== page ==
It's been a few years since I've opened a new checking account online. Even though it took more than a week, Bank of America did get my account set up without a glitch. That's a significant improvement over my last experience when I applied for a small business checking account online at WaMu and never heard from them again (note 1).
I wrote about the mediocre application process at Bank of America two weeks ago (here). But its so-called onboarding process was even worse (note 2). Below is my list of complaints. While none are deal-breakers for a new account holder, in total they created a relatively bad first impression, especially surprising for a company that has built such an outstanding online banking program used by 23 million Americans.
My main issue: The bank still relies on snail-mail to onboard a new online customer. And it arrived in five separate pieces beginning more than a week after I'd applied online. Here are the mailings alone with the approximate day of arrival (the day indicated is the approximate number of calendar days after submitting the application online note 3):
- Day 10 (calendar days after applying online): PIN mailer
- Day 12: Welcome mailing with signature card
- Day 12: Online banking letter
- Day 14: Debit card
- Day 21: Credit report from the monitoring service (I purchased).
In comparison, I received just two emails, one confirming that I'd applied and one a week later telling me my account was ready.
- After submitting my online application in mid-November, I was told it would take "additional processing time," and I heard nothing for more than a week. That's way too long to keep someone waiting for a new account. I've had a credit card in good standing with Bank of America for more than a decade, what could possibly have caused the holdup in adding a free checking account?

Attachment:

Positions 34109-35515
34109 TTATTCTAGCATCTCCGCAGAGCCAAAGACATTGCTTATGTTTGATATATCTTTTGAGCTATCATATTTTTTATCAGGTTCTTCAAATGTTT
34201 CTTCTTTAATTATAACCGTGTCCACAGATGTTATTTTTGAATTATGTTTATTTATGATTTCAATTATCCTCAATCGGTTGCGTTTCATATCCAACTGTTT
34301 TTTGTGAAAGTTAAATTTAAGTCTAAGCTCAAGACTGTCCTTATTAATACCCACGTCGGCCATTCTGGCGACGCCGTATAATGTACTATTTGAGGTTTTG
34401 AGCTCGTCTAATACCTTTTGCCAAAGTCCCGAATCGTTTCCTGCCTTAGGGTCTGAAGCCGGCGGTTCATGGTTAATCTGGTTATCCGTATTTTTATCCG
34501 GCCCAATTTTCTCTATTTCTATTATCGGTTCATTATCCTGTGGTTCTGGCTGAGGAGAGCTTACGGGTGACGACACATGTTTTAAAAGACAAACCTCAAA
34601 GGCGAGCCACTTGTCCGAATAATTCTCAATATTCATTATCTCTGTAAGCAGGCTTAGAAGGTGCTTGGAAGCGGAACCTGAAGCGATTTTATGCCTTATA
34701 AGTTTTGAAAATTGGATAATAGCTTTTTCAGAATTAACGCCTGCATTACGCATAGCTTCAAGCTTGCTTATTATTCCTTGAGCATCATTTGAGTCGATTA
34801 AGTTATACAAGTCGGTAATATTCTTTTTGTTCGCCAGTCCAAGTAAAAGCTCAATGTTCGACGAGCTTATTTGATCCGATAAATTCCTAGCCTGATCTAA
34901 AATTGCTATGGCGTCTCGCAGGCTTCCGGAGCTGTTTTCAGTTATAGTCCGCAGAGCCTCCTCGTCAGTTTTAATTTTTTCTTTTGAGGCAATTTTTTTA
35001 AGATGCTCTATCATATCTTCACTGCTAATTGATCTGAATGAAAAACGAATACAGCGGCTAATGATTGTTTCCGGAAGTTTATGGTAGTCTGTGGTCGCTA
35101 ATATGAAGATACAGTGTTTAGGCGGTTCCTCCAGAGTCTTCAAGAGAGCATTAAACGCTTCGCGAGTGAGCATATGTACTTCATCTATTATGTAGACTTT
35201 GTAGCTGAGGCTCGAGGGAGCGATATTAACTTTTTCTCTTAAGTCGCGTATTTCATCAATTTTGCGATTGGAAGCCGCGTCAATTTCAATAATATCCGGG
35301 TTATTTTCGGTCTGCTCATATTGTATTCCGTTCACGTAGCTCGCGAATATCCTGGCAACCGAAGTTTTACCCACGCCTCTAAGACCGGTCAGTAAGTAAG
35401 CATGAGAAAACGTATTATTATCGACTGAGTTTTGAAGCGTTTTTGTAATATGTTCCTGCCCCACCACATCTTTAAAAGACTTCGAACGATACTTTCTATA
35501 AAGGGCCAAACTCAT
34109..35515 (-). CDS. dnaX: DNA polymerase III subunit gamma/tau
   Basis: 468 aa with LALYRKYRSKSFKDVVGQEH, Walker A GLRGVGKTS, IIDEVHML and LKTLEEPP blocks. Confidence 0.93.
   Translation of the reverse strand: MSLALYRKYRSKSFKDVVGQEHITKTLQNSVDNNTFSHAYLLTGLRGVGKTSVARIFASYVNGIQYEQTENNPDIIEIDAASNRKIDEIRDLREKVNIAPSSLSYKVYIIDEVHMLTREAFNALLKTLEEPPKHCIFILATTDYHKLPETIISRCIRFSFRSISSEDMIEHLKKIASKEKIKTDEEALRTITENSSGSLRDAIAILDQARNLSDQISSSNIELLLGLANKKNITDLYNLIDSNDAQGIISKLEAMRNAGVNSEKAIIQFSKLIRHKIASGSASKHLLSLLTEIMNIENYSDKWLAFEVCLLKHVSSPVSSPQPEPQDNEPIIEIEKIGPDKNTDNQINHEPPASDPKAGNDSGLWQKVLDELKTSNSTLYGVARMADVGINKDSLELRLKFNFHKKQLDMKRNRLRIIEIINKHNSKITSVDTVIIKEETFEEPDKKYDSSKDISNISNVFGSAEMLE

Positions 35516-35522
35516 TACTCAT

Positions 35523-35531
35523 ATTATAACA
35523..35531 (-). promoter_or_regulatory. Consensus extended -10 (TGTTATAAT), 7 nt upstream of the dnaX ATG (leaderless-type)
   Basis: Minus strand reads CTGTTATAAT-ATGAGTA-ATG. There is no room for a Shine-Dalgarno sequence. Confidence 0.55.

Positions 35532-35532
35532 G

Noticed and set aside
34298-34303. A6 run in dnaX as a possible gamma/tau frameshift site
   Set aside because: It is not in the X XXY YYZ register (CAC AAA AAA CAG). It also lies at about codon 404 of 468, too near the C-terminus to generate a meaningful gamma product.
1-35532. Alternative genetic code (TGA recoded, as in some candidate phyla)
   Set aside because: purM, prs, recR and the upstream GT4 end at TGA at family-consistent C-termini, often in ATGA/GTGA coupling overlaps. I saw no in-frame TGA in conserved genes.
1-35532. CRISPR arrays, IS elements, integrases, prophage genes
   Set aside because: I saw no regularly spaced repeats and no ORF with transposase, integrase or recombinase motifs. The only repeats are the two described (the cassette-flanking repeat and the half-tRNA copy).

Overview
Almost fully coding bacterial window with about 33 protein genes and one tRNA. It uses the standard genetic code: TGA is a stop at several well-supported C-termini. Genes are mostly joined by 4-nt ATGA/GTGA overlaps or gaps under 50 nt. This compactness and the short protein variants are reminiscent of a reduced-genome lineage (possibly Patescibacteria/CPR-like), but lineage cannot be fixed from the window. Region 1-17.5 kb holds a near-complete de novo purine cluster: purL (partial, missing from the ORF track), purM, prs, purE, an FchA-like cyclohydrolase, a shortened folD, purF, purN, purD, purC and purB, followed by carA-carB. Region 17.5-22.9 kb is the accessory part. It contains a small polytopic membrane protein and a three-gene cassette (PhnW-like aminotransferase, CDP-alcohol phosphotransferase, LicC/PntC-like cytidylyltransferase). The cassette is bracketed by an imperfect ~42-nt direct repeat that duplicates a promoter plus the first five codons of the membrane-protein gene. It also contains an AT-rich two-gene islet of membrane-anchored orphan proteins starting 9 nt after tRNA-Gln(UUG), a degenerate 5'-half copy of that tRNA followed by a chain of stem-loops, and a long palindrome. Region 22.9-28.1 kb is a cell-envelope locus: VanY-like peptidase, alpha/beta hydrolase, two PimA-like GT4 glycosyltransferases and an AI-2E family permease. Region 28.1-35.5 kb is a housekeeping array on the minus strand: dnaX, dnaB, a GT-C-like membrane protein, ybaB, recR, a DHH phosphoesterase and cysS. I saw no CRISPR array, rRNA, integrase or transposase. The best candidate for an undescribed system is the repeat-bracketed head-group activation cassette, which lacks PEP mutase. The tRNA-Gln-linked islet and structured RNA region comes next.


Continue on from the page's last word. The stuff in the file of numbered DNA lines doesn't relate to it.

- The first thing I received in the mail was my debit card PIN mailer with nothing other than a generic PIN number. That shouldn't be the first thing that comes in the mail.
- Over the next few days, I received a letter about online banking, my debit card, and a new account package with a "signature card" that must be returned. From a consumer standpoint, three separate mailings creates more confusion than is necessary.
- The signature card form was poorly designed. I've been in banking for more than 15 years, and I didn't understand half of what was on that form. It looked like something that a bank rep would fill out in the branch, not a customer form at all. And there were no instructions with the form.
- The bank didn't send any paper checks, which is fine, but it neglected to tell me what routing number to use to get funds into the account electronically. I had to call the bank to find out.
- Furthermore, the bank didn't provide any deposit slips or info on how to get more money into the account — a serious omission for a checking account!
- The new checking account did not show up with my existing BofA credit card when I logged back in. I had to call customer service in order to link my card to my checking account, even though I had signed up for the checking account using a link in the online card-management system! Apparently, this has something to do with the unique system that houses checking accounts in Washington and Oregon. The service rep was nice, but couldn't really explain why my online banking didn't work right. And I'll only be able to see one of my two BofA cards with my checking account. I will have to use two separate online banking logins to track all three accounts; again, this is a problem unique to Pacific Northwest customers.
- Even though I deposited $1,000 into the account via credit card, I did not receive any confirmation of that transfer.
- During the application process, I signed up for a free trial of the bank's credit monitoring service. I received my paper credit report in the mail within two weeks, but again, no email confirmation of the service was received. The paper report also neglected to mention anything about the free trial or the pending monthly charge.
1. Since this first incident occurred at least three years ago, I won't be too critical of WaMu here since the initial incident is well beyond the "blogging statute of limitations." While I cannot rule out user error on my WaMu checking account application, I'm reasonably certain I submitted a valid application. I had lunch with a WaMu exec yesterday, and he assured me the bank's online application process works extremely well these days.
2. I hold Bank of America to a much higher standard here. With 23 million online banking customers, they have the resources to make the process flawless.
3. Unfortunately, I failed to log the mail and am relying on memory here, but it was just a few weeks ago, so this is accurate plus or minus a day or two.